Budget 2023 live updates: Jim Chalmers forecasts first budget surplus in 15 years but economic growth expected to slow

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First surplus to be delivered in 15 years

The cherry on top of tonight’s budget cake is almost certainly going to be the first budget surplus to be handed down by an Australian treasurer in 15 years.

But it’s important to note that the budget surplus at this point is still a forecast, as Treasurer Jim Chalmers noted in the traditional budget-morning press conference at Parliament House.

Treasurer Jim Chalmers holds a doorstop interview before handing down the 2023-2024 Budget.Credit: Rhett Wyman

“We are now forecasting a surplus this year, smaller deficits after that, and less debt throughout the budget,” Chalmers said this morning.

“If this eventuates, this will be the first budget surplus in 15 years.”

This marks an extraordinary turnaround in Australia’s budgetary position.

Chalmers insists this is not solely the result of high commodities’ growth, although that does account for about 20 per cent of the revenue growth since last budget but economic growth and Labor banking the extra revenues.

Read more from our chief political correspondent David Crowe: Budget to predict $4 billion surplus as revenues surge

New budget details released

Some important details of tonight’s budget are starting to trickle through.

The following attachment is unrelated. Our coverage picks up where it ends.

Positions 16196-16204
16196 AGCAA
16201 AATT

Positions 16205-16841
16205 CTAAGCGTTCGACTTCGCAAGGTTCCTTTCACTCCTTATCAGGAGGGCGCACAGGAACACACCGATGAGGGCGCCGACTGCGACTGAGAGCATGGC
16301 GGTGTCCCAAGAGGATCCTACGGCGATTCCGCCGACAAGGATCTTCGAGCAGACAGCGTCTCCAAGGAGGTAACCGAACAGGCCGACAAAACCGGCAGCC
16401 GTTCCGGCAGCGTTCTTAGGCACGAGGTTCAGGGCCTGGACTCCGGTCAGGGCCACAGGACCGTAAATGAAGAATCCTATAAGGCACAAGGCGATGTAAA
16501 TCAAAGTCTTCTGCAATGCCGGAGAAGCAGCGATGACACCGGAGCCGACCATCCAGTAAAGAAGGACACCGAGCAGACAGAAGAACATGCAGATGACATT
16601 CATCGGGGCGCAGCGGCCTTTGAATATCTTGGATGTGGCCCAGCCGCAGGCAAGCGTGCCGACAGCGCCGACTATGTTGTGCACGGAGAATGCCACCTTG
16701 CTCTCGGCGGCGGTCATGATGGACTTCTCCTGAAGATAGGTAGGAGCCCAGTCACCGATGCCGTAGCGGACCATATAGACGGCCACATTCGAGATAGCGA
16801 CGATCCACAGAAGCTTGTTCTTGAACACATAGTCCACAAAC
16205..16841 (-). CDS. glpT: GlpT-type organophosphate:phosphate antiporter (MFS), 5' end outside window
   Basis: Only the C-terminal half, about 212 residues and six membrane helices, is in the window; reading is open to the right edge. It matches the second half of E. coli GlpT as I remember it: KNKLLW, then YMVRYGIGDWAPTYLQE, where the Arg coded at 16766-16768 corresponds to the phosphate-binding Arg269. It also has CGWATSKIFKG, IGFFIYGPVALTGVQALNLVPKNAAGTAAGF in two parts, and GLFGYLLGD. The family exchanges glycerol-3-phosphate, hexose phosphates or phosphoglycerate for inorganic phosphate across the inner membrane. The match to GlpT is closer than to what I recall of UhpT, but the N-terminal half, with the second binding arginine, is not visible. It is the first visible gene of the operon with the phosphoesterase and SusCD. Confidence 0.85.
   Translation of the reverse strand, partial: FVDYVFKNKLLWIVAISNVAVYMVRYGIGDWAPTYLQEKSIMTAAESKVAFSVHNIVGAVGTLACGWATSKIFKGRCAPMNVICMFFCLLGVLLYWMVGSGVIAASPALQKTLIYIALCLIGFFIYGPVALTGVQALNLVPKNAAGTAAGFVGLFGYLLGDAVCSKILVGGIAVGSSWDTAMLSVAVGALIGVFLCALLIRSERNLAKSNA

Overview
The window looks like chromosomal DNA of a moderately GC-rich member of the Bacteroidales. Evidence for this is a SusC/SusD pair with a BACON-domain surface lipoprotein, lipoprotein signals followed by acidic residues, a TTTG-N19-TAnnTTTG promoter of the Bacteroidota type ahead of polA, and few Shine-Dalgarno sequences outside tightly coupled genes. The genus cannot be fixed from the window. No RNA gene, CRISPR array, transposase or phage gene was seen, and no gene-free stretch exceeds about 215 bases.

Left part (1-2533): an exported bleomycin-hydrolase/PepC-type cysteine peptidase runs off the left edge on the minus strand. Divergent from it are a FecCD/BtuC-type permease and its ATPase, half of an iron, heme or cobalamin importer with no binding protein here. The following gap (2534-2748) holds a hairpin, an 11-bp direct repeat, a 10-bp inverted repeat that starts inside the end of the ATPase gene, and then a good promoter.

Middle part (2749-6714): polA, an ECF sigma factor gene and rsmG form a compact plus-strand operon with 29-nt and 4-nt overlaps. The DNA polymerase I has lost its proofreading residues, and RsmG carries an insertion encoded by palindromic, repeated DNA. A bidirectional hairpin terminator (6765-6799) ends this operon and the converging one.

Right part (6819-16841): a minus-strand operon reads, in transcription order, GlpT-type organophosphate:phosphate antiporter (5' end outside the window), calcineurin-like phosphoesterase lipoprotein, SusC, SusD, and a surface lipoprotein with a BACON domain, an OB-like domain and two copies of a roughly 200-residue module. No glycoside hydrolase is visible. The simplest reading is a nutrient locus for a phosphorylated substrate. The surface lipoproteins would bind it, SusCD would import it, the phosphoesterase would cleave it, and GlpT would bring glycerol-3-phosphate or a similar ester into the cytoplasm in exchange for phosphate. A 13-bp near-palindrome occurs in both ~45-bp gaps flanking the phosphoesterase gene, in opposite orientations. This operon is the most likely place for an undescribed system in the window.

Ahead of Treasurer Jim Chalmers handing down the budget at 7.30 pm, the government has confirmed there will be an increase to the base rate of at least three support payments as part of a $14.6 billion cost-of-living package.

The rate of JobSeeker, Austudy and Youth Allowance will all be increased, while there will also be additional support for renters.

The budget will forecast inflation to be lower in 2023-24 than was forecast in the October Budget, which the government will say is because of its cost-of-living package.

As previously canvassed by the government, there will also be electricity bill relief for more than five million households, according to the government.

Gross debt will also peak five years earlier and significantly lower than expected in October.

It is projected to be almost $300 billion lower by 2033, saving $83 billion in interest costs over that period.

Welcome to our rolling coverage

Hello and welcome to our live coverage of the federal budget.

I’m Latika Bourke and I’ll be keeping you abreast of all the developments including the treasurer’s budget speech which will be delivered live to the House of Representatives at 7.30pm AEST.

Budget.gov.au has a handy countdown going if you’re that way inclined.

Right now our Canberra bureau is in the lock-up at Parliament House. They’ll be released and given back their phones when the treasurer starts speaking.

And that is when our coverage, which the reporters have been toiling away on for the last few hours, can be published.

I will bring you it all right here. So no need to go anywhere.

Please join in the conversation with your comments, we love to read them.

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